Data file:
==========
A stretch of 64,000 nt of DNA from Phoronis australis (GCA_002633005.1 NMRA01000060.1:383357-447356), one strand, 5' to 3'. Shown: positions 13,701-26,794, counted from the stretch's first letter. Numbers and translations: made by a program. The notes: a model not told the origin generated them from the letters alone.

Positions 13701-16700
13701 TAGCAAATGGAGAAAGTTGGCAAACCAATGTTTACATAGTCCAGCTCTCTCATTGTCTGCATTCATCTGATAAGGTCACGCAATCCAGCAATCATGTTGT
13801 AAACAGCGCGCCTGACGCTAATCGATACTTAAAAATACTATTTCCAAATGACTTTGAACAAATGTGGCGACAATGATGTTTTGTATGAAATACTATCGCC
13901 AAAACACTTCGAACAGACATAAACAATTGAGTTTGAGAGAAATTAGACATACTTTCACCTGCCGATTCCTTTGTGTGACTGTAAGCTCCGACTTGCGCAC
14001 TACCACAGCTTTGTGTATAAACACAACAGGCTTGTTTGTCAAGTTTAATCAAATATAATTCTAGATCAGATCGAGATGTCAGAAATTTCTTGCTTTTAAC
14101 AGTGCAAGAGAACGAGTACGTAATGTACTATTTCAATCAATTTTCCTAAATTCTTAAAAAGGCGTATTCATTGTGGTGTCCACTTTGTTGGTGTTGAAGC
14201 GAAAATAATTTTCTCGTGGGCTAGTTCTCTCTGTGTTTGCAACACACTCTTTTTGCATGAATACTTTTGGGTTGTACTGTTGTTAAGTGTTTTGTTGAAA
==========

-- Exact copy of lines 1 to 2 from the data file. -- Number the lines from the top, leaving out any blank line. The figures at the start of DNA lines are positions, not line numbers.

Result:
A stretch of 64,000 nt of DNA from Phoronis australis (GCA_002633005.1 NMRA01000060.1:383357-447356), one strand, 5' to 3'. Shown: positions 13,701-26,794, counted from the stretch's first letter. Numbers and translations: made by a program. The notes: a model not told the origin generated them from the letters alone.

Positions 13701-16700